Klassen: Tight margins weigh on feeder cattle

Compared to last week, western Canadian feeder cattle prices traded $5 higher to $5 lower; however, yearlings were a solid $2 to $4 lower.

Negative feeding margins over the past month, along with weakness in the deferred live cattle futures, set a negative tone in the heavier weight classes. The calf market appears to be holding value, with a positive outlook for yearlings in the first quarter, but these calf prices also don’t pencil out for the slaughter market next August. Given the current market structure, it appears that the upside momentum has stalled for the time being. Alberta fed cattle prices were reported at $148-$150 last week; break-even pen closeouts are slightly under water by $4-$6.

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Favourable weather allowed feedlots to settle and process cattle under optimal conditions. This environment caused unweaned and semi-weaned to gain on fully weaned feeders as the weather risk discount evaporated. Feedlots were once again quite aggressive on larger groups of quality cattle. The Canadian satellite recap in B.C. had 100 steers, including 50 per cent yellow and 50 per cent grey Charolais-cross with a base of 640 lbs., sold for $226. A group of 100 heifers, 75 per cent yellow and 25 per cent grey Charolais-cross with a base weight of 610 lbs., traded for $219.50. When buyers see these types of sales, they tend to set the tone across the Prairies.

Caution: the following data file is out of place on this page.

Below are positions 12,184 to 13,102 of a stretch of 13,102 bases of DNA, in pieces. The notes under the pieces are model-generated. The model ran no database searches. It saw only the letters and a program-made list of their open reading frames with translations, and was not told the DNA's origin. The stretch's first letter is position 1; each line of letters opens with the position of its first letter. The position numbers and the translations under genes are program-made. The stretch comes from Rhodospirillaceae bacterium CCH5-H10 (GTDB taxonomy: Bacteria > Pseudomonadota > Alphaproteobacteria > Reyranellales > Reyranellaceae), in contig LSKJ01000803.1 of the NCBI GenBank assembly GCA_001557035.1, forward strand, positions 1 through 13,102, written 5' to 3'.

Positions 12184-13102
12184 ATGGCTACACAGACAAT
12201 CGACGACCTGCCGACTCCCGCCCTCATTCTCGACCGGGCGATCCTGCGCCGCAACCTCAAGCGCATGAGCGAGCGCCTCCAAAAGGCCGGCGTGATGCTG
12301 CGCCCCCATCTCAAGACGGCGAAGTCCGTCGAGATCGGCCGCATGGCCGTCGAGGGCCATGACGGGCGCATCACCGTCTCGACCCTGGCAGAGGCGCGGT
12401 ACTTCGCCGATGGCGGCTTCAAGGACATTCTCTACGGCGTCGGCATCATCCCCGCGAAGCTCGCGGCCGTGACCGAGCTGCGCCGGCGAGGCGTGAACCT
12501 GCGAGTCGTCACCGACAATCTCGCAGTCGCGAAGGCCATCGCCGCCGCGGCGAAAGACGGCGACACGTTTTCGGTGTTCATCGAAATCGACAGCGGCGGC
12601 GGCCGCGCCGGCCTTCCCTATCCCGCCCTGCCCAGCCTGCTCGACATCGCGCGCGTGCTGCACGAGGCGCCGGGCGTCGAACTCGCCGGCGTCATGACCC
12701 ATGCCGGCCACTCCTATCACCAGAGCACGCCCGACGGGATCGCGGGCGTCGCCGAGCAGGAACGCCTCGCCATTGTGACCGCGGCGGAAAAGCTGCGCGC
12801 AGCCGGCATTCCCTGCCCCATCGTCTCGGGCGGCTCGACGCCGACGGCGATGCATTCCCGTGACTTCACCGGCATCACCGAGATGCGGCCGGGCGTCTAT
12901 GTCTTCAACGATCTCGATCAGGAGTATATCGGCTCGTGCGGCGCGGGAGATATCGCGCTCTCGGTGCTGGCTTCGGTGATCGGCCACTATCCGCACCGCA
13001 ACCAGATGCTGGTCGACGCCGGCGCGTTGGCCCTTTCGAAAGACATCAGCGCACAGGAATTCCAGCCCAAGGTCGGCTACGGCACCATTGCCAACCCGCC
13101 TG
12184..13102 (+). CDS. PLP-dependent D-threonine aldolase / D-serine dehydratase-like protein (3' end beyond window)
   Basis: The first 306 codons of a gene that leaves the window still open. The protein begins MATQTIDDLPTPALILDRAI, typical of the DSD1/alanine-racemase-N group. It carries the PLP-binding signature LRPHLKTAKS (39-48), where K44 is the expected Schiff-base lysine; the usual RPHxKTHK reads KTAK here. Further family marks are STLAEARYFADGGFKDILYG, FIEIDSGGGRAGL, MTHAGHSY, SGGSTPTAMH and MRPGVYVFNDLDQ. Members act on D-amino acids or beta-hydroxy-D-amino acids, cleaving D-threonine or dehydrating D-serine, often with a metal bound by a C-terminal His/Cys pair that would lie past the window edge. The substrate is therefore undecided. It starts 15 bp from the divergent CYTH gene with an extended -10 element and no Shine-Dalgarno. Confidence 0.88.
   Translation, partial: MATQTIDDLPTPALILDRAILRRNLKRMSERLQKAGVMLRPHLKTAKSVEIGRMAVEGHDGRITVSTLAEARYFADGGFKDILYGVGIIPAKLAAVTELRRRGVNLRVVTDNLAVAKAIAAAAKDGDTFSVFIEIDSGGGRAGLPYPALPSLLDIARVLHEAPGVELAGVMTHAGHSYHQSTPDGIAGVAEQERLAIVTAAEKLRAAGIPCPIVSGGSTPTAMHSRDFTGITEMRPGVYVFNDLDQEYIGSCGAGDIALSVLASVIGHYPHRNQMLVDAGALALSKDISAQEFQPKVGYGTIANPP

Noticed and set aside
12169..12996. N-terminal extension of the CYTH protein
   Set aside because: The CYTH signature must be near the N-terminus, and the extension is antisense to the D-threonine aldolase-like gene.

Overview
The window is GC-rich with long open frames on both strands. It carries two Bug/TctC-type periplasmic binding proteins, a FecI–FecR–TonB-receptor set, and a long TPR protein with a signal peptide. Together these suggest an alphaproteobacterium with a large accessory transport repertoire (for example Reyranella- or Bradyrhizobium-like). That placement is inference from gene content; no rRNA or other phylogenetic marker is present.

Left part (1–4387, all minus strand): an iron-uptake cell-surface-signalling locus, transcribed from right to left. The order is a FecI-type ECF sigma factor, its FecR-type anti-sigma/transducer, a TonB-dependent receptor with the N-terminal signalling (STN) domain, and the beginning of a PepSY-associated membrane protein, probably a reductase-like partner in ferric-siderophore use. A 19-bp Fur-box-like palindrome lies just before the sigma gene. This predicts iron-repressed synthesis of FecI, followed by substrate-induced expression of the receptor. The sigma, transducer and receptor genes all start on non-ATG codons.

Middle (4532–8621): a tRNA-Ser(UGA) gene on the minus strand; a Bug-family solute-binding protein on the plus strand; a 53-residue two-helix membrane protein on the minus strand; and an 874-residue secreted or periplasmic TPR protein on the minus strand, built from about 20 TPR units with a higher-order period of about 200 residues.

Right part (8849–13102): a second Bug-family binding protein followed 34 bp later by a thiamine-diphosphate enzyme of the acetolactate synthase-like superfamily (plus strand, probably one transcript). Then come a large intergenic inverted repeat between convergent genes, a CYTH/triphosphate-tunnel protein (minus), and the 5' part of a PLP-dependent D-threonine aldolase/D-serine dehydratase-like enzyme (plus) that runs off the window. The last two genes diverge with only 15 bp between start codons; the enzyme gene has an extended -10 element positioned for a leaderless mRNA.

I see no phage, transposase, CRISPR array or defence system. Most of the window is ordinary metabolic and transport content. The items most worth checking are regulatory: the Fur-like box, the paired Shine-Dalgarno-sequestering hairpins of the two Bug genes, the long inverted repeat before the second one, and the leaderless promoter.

Eastern Saskatchewan once again carried a notable premium over major Alberta markets. A small group of mixed tan larger-frame steers just off their mother and weighing just under 520 lbs. sold for $252, a $12 premium over similar-quality feeders in central Alberta.

Feed barley prices have rallied $8-$10 over the past couple of weeks, which has also spurred on additional fears. Rising feed grain prices haven’t influenced the feeder market so far, but additional upside of similar magnitude will put the market on the defensive. At this time of year, feedlot managers can be fussier on price and quality, which makes the market more vulnerable.

— Jerry Klassen manages the Canadian office of Swiss-based grain trader GAP SA Grains and Produits Ltd. and is president and founder of Resilient Capital, specializing in proprietary commodity futures trading and market analysis. Jerry consults with feedlots on risk management and writes a weekly cattle market commentary. He can be reached at 204-504-8339.

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Jerry Klassen manages the Canadian office of Swiss-based grain trader GAP  SA Grains and Produits Ltd., and is president and founder of Resilient Capital specializing in proprietary commodity futures trading and market analysis. Jerry consults with feedlots on risk management and writes a weekly cattle market commentary. He can be reached at 204 504 8339.

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